The AFRL Space Vehicle Directorate’s Recurve spacecraft launched into low Earth orbit July 2 from Mojave Air and Spaceport, Rutan Field, Mojave, Calif. as part of a mission for the Virgin Orbit US Space Force space trials. Courtesy/AFRL
KIRTLAND AFB — The Air Force Research Laboratory’s Space Vehicle Branch Recurve Spaceflight Experiment launched July 2 from Mojave Air and Spaceport on the Virgin Orbit space system.
The launch supported the US Space Force’s STP-S28A mission and carried six additional payloads for the Department of Defense’s Space Test Program (STP).
Recurve is the latest of several low-cost CubeSats designed, built and operated entirely in-house at the Space Vehicle Branch located at Kirtland AFB.
“AFRL’s CubeSat program advances the country’s space portfolio by developing a hybrid space architecture that encompasses both large and small satellites,” said Recurve program manager Kate Yoshino. “Recurve will advance CubeSat technology by demonstrating adaptive radio frequency [RF] system capability from a platform in low Earth orbit.
The spacecraft will validate a cognitive RF system capable of performing in situ adaptive decision making.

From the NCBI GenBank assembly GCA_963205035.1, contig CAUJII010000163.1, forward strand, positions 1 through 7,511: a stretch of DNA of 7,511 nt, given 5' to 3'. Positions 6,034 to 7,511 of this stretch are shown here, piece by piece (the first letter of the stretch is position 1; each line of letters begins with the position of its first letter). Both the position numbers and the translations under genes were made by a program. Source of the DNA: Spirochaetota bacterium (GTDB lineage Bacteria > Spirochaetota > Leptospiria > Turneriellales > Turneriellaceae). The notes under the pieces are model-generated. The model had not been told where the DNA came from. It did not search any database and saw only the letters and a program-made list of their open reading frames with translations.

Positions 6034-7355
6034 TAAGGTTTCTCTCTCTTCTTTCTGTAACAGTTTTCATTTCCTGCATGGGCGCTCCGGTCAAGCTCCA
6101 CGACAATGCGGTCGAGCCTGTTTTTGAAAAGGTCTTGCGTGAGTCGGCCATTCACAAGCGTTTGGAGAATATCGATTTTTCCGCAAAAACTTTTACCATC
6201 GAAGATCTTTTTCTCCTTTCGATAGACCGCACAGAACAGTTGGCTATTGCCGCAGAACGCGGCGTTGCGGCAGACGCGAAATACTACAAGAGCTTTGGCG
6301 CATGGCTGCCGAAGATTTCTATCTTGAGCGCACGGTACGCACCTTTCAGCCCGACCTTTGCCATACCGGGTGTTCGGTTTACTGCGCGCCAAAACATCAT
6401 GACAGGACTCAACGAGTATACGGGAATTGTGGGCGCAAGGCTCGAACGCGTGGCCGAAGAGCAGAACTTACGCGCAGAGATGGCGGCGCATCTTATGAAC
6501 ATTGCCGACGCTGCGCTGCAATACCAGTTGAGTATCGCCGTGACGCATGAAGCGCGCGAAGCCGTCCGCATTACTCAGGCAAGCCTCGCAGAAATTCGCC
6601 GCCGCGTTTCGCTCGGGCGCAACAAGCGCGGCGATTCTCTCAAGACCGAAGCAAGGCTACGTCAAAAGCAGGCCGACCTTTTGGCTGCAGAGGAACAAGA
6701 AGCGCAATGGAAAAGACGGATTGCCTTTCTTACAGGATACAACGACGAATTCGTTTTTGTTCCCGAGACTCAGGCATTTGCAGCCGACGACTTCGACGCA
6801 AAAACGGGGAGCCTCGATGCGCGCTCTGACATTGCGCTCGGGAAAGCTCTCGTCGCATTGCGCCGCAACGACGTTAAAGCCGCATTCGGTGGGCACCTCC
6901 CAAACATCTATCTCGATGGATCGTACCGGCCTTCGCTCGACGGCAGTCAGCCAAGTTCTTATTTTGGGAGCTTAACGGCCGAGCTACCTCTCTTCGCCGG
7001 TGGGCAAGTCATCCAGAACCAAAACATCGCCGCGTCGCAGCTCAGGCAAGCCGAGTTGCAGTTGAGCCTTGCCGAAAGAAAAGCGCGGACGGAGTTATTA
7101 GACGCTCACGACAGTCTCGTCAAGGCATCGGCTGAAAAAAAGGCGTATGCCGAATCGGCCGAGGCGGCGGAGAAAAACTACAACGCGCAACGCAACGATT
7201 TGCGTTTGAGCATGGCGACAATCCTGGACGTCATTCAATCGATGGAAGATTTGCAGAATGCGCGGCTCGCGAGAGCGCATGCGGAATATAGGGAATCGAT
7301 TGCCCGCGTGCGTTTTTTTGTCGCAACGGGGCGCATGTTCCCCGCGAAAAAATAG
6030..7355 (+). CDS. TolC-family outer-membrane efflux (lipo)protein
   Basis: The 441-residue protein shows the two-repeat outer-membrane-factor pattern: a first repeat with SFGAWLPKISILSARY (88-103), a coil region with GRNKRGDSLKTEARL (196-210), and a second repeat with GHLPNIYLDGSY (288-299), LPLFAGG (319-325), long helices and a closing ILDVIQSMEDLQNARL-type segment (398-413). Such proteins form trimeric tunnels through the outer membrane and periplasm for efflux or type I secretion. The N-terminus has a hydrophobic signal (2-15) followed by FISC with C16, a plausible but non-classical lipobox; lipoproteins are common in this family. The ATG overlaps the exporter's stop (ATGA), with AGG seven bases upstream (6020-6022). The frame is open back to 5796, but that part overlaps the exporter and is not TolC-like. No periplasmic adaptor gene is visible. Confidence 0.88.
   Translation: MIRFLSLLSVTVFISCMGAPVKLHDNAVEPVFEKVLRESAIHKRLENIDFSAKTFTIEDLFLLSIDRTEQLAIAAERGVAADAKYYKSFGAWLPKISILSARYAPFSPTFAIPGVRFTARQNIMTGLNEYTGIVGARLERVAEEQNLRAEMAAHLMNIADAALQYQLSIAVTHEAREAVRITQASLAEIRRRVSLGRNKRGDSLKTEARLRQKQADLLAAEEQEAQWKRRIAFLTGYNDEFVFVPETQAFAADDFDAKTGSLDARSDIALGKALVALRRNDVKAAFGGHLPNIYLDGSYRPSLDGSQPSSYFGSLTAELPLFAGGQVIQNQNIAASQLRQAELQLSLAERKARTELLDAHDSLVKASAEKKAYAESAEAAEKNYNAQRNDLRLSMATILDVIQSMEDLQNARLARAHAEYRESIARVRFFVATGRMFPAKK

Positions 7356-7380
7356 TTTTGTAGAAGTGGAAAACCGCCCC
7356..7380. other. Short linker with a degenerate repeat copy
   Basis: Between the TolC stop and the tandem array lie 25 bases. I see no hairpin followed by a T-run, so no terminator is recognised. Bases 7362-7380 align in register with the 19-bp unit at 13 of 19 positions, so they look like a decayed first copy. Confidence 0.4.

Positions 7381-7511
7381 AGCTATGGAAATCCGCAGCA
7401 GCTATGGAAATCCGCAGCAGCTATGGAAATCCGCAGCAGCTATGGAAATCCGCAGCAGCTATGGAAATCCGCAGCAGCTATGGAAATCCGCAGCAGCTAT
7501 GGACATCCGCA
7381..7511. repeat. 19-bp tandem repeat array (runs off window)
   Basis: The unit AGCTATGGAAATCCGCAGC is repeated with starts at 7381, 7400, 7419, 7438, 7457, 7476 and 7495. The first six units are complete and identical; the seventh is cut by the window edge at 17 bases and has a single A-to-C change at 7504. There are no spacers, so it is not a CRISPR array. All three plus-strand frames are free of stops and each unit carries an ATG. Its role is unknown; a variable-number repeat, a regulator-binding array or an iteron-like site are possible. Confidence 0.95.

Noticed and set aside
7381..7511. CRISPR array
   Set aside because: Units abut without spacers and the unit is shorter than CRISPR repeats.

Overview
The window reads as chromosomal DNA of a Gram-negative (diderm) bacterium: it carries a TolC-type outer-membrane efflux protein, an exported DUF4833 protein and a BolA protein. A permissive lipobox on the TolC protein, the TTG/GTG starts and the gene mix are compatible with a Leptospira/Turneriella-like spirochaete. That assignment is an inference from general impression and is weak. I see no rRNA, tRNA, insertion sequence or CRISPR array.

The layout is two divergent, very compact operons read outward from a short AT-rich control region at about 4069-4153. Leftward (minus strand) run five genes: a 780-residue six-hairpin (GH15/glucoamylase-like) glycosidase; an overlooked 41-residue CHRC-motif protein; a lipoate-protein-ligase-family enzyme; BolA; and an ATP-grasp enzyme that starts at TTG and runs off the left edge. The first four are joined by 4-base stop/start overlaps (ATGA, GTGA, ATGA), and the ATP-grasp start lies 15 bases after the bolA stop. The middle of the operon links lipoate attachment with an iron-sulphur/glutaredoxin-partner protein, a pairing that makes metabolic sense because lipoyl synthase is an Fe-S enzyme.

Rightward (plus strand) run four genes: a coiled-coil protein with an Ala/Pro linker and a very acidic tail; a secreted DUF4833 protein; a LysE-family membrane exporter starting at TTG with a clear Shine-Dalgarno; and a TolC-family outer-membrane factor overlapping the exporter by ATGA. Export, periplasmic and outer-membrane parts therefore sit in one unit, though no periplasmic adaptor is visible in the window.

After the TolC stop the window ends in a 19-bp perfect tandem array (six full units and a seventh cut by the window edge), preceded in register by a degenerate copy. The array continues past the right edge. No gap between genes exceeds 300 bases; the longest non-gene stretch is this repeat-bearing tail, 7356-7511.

“This advanced technology will allow Recurve to evaluate an inherent positioning, navigation and timing capability under various operating and environmental conditions,” Yoshino said.
Additionally, Recurve will evaluate mesh network behavior across multiple nodes in multi-domain applications, bringing insights to where the fighter is.
Mesh networks, sometimes called meshnet, and unlike star or tree networks, connect directly to as many other nodes as possible and work together to route data to and from users. The lack of dependence on a single node allows each node to participate in the relay of information, thus increasing the resilience of the satellite.
“Recurve advances us toward a vision of ubiquitous communications networks, to include beyond the line of sight, to ensure our fighters have the information they need both quickly and reliably,” said the Lt. Col. David Johnson, AFRL Space Vehicle Directorate Integrated Experiments and Evaluations Division Chief.
STP-S28A is the first of three missions the US Space Force has contracted with Virgin Orbit. Recurve will be in orbit for up to a year.
About the AFRL
The Air Force Research Laboratory (AFRL) is the principal scientific research and development center of the Department of the Air Force. The AFRL plays a critical role in the discovery, development and integration of affordable combat technologies for our air, space and cyberspace force. With a staff of over 11,500 people in nine technology areas and 40 other operations around the world, AFRL offers a diverse portfolio of science and technology ranging from basic research to advanced research and technology development. For more information visit: www.afresearchlab.com.